> entire university system. Citing grassroots protests, the officials, in the
> words of the Los Angeles Times, "did not want to be dragged into the debate
> over whether the software giant is a monopoly."
> Richard West, Cal State's senior vice chancellor for business and finance, said
> it made little sense to keep Microsoft as a partner "from a political point of
> view...it's not worth the political costs."
> After hearings at the California Legislature in January demonstrated
> widespread student, staff, faculty and public opposition to the monopoly
> deal being proposed with Microsoft, GTE, Hughes and Fujitsu, university
> officials were forced to scrap their initial plans for the so-called
> California Education Technology Initiative (CETI) and begin renegotiating
> the deal without some of the monopoly concessions in the original proposal.
> Without those provisions, however, the partners, especially Microsoft, no
> longer showed much interest in guaranteeing the $300 million in loans they
> had originally promised for upgrading technology and telecommunications systems
> throughout the university. As NetAction noted earlier, the proposed CETI deal
> was a financial boondoggle for taxpayers in the state. Without the ten-year
> captive customer base promised in the original deal, it's hardly surprising that
> the corporate partners are not as eager to sign onto a deal.
> Hughes was also dropped from the negotiations, but no deal with GTE or Fujitsu
> is in sight. The state Legislature made it clear that they wanted to hold
> hearings before any new deal was approved. Consequently, with the spring
> school term about to end, there is an understanding that no deal will be
> approved until a full review can take place in the fall.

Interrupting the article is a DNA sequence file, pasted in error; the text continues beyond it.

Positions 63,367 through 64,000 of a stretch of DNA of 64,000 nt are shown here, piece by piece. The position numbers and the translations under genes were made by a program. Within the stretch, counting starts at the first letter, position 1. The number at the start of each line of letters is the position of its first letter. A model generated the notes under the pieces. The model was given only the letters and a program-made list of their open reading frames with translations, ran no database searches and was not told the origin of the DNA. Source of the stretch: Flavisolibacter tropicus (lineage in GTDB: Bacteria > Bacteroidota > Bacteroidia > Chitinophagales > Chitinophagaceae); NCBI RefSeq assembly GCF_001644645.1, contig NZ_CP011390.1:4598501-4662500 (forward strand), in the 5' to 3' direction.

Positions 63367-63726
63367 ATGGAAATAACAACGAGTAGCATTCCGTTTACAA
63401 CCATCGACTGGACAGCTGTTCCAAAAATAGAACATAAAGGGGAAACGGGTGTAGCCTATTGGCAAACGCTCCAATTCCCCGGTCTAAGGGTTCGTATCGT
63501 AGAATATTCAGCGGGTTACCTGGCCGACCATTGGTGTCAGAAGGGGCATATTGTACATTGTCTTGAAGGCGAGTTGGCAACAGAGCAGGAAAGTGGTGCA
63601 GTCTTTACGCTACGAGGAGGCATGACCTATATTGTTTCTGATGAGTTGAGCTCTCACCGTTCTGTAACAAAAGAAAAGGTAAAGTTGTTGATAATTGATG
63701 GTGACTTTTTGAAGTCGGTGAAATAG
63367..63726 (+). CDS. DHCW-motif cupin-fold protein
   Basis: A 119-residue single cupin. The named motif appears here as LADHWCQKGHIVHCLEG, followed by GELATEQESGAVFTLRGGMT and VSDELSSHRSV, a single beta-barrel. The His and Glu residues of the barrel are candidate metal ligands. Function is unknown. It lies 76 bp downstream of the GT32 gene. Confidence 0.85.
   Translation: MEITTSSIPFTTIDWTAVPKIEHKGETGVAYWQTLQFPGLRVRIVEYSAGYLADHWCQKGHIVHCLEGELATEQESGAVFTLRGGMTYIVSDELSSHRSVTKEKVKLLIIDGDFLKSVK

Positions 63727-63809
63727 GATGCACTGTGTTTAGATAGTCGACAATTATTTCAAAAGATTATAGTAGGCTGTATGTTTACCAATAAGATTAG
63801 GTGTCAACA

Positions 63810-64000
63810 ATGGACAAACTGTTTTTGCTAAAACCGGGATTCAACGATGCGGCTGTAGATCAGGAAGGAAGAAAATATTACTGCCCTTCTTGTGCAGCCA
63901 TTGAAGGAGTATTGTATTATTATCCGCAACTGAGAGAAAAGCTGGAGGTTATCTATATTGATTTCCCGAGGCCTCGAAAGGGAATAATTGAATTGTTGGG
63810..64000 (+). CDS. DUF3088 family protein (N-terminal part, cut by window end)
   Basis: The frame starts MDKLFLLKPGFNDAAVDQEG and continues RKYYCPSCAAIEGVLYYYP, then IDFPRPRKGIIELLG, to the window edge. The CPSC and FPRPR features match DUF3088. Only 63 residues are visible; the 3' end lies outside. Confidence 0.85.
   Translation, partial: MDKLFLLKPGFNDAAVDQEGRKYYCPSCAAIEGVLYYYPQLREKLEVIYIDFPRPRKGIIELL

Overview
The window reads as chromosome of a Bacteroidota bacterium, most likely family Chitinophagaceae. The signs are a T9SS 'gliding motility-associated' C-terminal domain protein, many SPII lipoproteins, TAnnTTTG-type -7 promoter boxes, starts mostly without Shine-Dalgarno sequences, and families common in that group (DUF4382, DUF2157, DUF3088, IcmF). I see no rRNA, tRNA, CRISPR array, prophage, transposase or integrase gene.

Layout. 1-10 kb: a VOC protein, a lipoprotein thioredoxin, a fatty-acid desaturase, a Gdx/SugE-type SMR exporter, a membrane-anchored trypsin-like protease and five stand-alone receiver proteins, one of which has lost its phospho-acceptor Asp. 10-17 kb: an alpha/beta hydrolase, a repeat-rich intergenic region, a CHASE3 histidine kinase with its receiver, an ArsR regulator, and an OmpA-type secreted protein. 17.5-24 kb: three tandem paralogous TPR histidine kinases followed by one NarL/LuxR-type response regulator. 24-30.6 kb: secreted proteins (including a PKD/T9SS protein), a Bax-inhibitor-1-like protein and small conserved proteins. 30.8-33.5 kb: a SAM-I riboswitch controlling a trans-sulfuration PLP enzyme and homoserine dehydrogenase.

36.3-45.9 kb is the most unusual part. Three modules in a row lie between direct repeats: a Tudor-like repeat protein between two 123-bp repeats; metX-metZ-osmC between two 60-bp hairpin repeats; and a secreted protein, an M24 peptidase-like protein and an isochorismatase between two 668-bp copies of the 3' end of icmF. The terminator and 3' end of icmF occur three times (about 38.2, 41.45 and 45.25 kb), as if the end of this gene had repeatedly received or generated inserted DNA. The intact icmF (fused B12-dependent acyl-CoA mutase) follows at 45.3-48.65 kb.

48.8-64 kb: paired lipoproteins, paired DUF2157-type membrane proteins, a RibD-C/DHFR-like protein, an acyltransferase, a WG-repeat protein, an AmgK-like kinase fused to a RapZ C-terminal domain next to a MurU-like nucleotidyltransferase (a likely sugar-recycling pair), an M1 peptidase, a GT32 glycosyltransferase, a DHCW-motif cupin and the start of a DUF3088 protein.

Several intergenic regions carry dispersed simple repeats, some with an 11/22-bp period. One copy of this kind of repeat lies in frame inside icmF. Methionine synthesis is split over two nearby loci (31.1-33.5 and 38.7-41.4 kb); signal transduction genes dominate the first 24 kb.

> Given that Microsoft, GTE and university officials hoped the deal would be
> quietly approved last fall, it is a victory that students, faculty, staff
> and the public have won the right to further review before any deal is approved.
> NetAction will continue to monitor the CETI proposal, given our continuing
> concerns. While Microsoft will no longer be a full partner in the deal, we
> want to make sure that no exclusive licensing deals are signed with
> Microsoft. Also, GTE's continued participation in building a private
> telecommunications network could be a threat to telecommunications
> competition in the state.
> For background on CETI, see the Micro$oft Monitor No. 20:
> <http://www.netaction.org/monitor/mon20.html> and subsequent issues.
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> After Microsoft
> For a speculative look at what the world of software and information
> technology will look like A.M.-- after Microsoft -- check out the article
> "After Microsoft" at <http://future.sri.com/bip/ScanTOC/AM-S2133.html>.
> The article was written by Bob Jacobson, senior consultant with the Business
> Intelligence Center at SRI (and also a member of NetAction's Advisory
> Board). Jacobson looks beyond the new millennium and envisions a world in
> which Microsoft has been divested into five separate companies: the
> BabySofts. By pondering the unthinkable (a world without Microsoft as we
> know it), Jacobson identifies discontinuities and other currently dormant
> factors that are likely to play an important role in any transformation that
> the computing and networking world will experience after Microsoft.
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> Open Cyberspace
> (An earlier version of this article was published in NetAction Notes No. 36.)
> Bill Gates may envision the Internet as one vast toll-road for the Microsoft
> monopoly, but that isn't a vision shared by Brian Behlendorf, Eric Allman, Greg
> Olson, Larry Wall, Paul Vixie, or a host of other software developers whose
> names are not nearly as well known, but whose work we rely on every time we
> visit cyberspace. What these individuals have in common with each other -- and
> what distinguishes them from Gates -- is that the products they developed are
> available for free to anyone who wants to use them. Behlendor lead the team that
> developed the Apache web server, which runs more than 50% of all Web sites;
> Allman and Olson are responsible for sendmail, the program that routes more than
> 75% of the Internet's email, Wall developed the Perl computer language used to
> create and manage most web sites, and Vixie is responsible for BIND, the
> software that provides the domain name service (DNS) for the entire Internet.